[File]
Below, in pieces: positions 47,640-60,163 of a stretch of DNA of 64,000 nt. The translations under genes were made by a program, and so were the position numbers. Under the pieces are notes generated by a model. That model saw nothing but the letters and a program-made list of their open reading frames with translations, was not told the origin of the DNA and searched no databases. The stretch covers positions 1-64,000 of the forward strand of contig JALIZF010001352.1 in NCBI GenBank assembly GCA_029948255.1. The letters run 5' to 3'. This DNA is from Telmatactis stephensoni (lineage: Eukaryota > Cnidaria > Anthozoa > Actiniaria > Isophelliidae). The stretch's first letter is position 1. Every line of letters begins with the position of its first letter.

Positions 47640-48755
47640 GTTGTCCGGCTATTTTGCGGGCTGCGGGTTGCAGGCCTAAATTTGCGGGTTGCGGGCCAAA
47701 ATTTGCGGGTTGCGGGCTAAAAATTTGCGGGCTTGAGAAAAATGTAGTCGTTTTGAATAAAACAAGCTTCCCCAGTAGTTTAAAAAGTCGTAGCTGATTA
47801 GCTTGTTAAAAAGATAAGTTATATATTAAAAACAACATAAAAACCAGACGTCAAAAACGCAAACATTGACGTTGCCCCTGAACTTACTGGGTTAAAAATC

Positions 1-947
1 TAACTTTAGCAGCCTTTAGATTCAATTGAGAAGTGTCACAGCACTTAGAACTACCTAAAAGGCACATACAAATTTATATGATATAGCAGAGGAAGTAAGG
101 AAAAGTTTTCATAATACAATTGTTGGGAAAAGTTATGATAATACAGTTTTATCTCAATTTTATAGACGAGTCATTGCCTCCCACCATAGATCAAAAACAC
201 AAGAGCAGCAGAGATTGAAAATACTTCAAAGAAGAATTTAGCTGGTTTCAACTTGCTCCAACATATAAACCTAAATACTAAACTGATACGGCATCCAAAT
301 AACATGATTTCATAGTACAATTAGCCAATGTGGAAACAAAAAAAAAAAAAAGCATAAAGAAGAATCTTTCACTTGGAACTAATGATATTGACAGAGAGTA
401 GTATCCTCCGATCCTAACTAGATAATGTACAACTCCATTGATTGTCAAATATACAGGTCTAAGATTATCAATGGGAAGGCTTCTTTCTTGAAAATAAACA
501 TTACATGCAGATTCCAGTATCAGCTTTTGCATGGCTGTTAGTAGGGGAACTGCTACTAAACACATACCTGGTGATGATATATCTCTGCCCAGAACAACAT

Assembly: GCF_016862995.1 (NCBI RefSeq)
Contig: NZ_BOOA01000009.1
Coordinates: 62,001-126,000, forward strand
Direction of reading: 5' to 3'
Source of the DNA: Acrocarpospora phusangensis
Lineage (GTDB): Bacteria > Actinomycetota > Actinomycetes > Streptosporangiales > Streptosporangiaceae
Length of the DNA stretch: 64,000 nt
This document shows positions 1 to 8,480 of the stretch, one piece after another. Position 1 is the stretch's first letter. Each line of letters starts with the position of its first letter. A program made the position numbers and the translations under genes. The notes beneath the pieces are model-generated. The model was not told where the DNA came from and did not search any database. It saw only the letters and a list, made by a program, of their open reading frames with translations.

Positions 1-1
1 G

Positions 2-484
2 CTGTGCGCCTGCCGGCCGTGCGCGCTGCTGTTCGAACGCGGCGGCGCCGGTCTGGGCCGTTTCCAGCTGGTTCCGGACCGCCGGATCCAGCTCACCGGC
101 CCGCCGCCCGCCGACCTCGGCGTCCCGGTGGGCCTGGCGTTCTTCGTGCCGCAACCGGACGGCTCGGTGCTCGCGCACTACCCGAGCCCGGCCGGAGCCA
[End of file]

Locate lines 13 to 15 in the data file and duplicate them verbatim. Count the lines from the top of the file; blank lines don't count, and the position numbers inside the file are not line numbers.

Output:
Assembly: GCF_016862995.1 (NCBI RefSeq)
Contig: NZ_BOOA01000009.1
Coordinates: 62,001-126,000, forward strand